Public Wary of Sequestration, Not Clean Energy

Amy Harder

A large majority of Americans support a pair of congressional efforts to create an economy based on cleaner-energy sources, according to the latest United Technologies/National Journal Congressional Connection Poll.

Almost two-thirds—64 percent—of those surveyed said that Congress should extend federal tax credits that encourage production of alternative-energy sources, such as wind, that are due to expire at year’s end. In a separate question, 64 percent of respondents said they support enactment of a clean-energy standard, which would require the country to produce a higher percentage of its electricity from cleaner sources of energy.

The United Technologies/National Journal Congressional Connection Poll, conducted by Princeton Survey Research Associates International, surveyed 1,004 adults by landline and cell phone from May 17-20, 2012. It has a margin of sampling error of +/- 3.6 percentage points.

The poll’s findings indicate a disconnect between what the public says it wants and what this Congress is able or willing to do on energy policy, which in an election year is mostly nil.

In a visit on Thursday to Iowa—the country’s second-largest wind-producing state after Texas—President Obama will urge Congress to extend a key production tax credit for wind and a clean-energy manufacturing credit. Congress is unlikely to consider these tax credits until year’s end when lawmakers take up the annual “tax-extenders” package. Whether congressional supporters of the tax credits, including senior Republican Sen. Chuck Grassley of Iowa, can muster enough support to extend the credits remains uncertain and likely depends on the outcome of the elections. Action this year on a clean-energy standard measure introduced by retiring Senate Energy and Natural Resources Chairman Jeff Bingaman, D-N.M., is very unlikely no matter how Election Day goes.

While support for these clean-energy policies was predictably stronger among Democrats and independents than Republicans, respondents identifying with the GOP were split. Almost half of Republicans said they support extending clean-energy tax credits (48 percent) and enacting a clean-energy standard (47 percent). That support is not reflected in Washington, where most congressional Republicans shun clean-energy policies, especially an energy mandate, in favor of less government involvement and reducing the deficit.


Support for the two policies was higher among blacks and Hispanics, younger people, and earners making less than $30,000 a year. For example, 61 percent of whites said they support extending clean-energy tax credits, but 72 percent of Hispanics and blacks said they do. Just over three-quarters of respondents between ages 18 and 29 said they support extending the tax credits, while 54 percent of respondents older than 50 said they do.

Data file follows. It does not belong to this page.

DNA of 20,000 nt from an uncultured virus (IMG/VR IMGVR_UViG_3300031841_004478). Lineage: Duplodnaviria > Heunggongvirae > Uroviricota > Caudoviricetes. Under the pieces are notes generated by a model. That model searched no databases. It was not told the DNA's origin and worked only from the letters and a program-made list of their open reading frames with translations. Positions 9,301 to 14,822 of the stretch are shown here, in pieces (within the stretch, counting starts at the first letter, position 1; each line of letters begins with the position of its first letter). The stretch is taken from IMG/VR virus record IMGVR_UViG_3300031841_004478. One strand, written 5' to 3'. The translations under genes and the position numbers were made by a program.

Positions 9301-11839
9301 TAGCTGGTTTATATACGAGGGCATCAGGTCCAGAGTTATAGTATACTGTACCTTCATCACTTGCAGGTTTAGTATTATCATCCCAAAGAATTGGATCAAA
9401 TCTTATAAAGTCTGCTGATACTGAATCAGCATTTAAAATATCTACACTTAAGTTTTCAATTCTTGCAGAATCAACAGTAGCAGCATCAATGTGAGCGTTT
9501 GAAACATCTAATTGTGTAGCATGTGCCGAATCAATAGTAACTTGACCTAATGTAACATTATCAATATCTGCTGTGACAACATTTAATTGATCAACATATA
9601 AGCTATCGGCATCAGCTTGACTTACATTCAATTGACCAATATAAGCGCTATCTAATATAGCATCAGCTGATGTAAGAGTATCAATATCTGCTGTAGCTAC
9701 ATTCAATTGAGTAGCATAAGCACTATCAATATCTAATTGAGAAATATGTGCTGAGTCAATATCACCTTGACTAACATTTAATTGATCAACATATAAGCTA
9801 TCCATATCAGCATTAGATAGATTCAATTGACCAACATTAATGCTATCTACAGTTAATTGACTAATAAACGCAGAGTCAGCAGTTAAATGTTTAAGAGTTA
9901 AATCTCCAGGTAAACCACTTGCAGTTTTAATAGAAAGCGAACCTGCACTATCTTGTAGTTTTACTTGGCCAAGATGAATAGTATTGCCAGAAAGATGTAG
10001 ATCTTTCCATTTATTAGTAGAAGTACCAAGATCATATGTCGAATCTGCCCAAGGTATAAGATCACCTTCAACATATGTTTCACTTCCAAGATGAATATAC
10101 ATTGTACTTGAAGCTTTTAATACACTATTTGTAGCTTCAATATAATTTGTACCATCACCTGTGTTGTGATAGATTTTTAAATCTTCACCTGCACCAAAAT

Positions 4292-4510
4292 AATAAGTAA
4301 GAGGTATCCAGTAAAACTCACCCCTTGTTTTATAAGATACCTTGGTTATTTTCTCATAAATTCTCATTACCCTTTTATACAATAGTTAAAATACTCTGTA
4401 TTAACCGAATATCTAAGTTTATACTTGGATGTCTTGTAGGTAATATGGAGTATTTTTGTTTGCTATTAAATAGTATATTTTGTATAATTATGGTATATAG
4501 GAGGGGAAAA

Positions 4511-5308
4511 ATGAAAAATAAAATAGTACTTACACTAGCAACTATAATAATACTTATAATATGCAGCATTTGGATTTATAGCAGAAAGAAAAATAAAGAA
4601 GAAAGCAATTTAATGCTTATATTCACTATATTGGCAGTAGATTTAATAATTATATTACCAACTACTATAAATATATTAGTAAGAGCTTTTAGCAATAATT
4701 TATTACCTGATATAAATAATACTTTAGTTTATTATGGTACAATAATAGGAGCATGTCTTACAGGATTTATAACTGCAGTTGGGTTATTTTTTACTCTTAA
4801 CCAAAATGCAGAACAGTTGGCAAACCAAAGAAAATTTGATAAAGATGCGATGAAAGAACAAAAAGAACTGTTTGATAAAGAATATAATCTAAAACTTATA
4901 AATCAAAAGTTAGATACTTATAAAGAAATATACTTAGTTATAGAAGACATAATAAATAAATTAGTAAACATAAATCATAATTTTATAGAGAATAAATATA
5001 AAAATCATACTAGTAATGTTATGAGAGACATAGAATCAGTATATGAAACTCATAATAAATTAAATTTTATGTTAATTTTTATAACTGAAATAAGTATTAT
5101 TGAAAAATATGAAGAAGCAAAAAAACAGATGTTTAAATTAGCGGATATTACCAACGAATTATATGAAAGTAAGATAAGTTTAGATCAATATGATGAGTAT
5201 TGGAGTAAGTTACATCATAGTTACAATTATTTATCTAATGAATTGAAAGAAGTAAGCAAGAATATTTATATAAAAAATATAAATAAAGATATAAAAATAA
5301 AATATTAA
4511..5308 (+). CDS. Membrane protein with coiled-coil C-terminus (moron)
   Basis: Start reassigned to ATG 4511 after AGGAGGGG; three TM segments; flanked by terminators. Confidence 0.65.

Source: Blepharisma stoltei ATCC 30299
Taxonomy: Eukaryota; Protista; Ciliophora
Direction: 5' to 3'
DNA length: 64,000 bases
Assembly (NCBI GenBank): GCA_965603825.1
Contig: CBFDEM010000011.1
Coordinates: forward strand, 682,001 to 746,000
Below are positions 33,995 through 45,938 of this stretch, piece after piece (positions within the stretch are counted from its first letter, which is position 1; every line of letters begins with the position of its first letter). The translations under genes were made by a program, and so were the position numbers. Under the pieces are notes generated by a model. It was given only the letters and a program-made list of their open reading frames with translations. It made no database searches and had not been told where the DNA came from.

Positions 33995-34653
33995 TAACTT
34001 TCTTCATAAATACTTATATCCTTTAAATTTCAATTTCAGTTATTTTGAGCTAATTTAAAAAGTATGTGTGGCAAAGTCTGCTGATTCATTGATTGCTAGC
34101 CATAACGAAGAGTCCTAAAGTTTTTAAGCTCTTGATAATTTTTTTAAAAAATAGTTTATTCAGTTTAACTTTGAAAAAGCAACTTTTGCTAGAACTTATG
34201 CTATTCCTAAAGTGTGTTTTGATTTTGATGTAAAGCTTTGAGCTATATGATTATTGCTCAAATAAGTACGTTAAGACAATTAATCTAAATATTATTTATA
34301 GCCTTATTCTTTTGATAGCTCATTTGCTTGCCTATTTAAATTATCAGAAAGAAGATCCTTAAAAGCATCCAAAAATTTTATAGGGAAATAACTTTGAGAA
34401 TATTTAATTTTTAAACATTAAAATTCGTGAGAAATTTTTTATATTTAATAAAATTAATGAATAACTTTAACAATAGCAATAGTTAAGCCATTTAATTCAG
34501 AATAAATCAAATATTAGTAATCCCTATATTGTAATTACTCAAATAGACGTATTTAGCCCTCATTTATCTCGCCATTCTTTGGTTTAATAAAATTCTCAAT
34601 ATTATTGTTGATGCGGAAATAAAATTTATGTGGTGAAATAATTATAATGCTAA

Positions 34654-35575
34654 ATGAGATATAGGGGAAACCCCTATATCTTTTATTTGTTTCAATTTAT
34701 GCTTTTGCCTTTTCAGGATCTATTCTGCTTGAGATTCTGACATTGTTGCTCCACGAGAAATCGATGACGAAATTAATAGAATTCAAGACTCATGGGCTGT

Although Washington and the public appear disconnected on clean-energy policy, they’re more united on another key energy issue: hydraulic fracturing, or “fracking,” a controversial technology used to develop deposits of shale natural gas and oil recently discovered in many regions of the country.

A slight majority of Americans are aligned with the Obama administration’s recent action to regulate fracking, according to the survey: 53 percent said they support increasing federal regulation of fracking; 25 percent said they support decreasing federal regulations to encourage more natural-gas production. Only 15 percent said that the country should completely ban fracking because of the environmental concerns, including worries that it could contaminate drinking-water supplies and worsen climate change.

The administration is very unlikely to support a complete ban on fracking. But it has in the past month announced two regulations, including one to cut air emissions from fracking and another requiring companies drilling on public lands to disclose the chemicals they use. The federal government has in the past left fracking regulation to states, but the shale-gas boom and escalating environmental concerns have prompted the administration to step in.

Majorities of Democrats (60 percent) and independents (55 percent) said that the federal government should increase regulations, while almost a quarter (24 percent) of independents agreed with 41 percent of Republicans that the government should decrease regulations to stimulate more energy production.

Respondents in the East, which includes Appalachian states such as Pennsylvania that are ground zero for the shale-gas boom, are the least supportive of fracking. But even there, only 18 percent back a complete ban. Exactly half support increasing federal regulations.

Meanwhile, Americans seem the most divided over what Washington should do with the impending automatic cuts of $600 billion in both domestic programs and defense spending, which Congress agreed last summer to impose at year’s end if it couldn’t reach an agreement to reduce the deficit.

A plurality (41 percent) said that Congress should uphold the original agreement to equally balance the cuts between defense and domestic programs, but another 26 percent said that Congress should cut more from domestic programs and less from defense. Yet another 20 percent said Congress should strike the entire deal and not impose any cuts at all.

A majority of Democrats (54 percent) said that the agreement should stay as is, but fewer independents (43 percent) and Republicans (32 percent) agreed with that position. Almost half (44 percent) of Republicans said that more cuts should come from domestic programs to preserve defense spending. Respondents with a high school degree or less seemed to be the least supportive of keeping the agreement as it is—just 36 percent supported the status quo.